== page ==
Manuel Grimaldi

The Flamenco Cajón: a Haibun

The gypsy. His long black hair and beard are silvered with age or work. He shows me an introduction to las bulerías. It is doce tiempo, or a 12 count. We speak Spanish, but to count in an Andalusian accent is best. To begin, beginning on the one—un, do, tré…quatro, cinco, sey…siete, ocho, nueve, dié…un do…un, do, tré—repeating, beating out the three, the six, the eight, the ten, the twelve. Time passes, it is eating inside of me, like a harbor light devouring ships, like a heartbeat drawing all life in, and pushing it back out with a flourish of a dancer’s body.  Then we translate bulerías to cajón, and the gypsy counsels: There comes a time that one cannot think of time, or else the rhythm dies. There is no choice. Leave measuring and calculation behind.  Then in concert with guitarists, hand clapping, singers, and the floor splintering taconéo of the dancers—heels smashing into wood, chopping down pliant cypress trees—there is a whispering now.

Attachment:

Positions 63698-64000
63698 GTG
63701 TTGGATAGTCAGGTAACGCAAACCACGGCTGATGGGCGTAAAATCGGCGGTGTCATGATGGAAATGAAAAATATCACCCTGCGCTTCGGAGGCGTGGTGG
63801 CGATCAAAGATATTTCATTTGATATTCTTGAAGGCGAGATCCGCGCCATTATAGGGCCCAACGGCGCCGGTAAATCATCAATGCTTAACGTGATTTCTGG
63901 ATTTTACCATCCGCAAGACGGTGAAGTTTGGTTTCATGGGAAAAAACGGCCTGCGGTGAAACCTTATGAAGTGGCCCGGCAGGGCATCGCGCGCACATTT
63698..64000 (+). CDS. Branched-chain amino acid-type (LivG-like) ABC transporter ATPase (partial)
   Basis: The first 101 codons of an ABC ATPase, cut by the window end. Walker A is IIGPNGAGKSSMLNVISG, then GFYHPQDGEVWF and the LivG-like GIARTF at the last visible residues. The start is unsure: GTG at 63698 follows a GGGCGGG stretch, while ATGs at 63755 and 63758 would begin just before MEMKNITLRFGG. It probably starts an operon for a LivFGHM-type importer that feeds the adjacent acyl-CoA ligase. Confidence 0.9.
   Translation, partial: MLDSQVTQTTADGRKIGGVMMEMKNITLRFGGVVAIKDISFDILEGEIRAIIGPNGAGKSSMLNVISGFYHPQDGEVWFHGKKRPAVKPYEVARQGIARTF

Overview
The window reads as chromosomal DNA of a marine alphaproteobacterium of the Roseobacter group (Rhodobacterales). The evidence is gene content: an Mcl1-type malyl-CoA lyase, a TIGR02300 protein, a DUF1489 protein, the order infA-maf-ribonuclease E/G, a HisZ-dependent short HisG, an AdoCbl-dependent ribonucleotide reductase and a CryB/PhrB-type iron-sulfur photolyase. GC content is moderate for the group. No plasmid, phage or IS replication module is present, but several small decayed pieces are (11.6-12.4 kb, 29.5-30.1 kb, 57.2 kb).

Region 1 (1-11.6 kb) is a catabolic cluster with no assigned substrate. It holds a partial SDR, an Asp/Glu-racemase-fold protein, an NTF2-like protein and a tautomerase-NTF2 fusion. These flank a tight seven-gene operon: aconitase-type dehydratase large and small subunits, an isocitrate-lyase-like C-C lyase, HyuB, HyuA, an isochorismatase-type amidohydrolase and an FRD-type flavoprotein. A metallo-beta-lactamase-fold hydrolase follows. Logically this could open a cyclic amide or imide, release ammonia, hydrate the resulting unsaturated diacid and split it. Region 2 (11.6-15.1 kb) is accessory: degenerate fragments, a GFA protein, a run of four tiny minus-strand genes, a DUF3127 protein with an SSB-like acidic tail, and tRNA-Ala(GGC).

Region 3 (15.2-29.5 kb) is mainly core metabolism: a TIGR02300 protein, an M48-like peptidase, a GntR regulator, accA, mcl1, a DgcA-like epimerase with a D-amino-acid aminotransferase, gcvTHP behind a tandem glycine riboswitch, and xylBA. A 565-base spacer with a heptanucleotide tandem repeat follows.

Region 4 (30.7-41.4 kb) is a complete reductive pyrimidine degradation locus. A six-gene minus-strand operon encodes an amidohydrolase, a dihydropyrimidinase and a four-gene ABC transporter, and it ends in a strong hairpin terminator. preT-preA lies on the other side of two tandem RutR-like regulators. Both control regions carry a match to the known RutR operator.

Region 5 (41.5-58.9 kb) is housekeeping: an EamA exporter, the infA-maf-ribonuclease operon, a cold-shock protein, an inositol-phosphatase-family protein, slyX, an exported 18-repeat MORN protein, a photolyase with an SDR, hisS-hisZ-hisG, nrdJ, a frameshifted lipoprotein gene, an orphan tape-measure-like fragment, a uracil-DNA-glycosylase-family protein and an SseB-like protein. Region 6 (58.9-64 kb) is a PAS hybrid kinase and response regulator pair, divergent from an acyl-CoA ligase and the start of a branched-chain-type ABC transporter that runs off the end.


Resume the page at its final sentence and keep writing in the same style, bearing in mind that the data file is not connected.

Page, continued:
forget the time, and
                                          time keeping and beating, oh
                                          the tree touches me.

Manuel Grimaldi is a Kentuckian by way of Jerez de la Frontera, Andalucía, Spain who enjoys writing haibun, tanka, gogyohka and free verse but mostly enjoys his children and friends.  

A Song for Manuel

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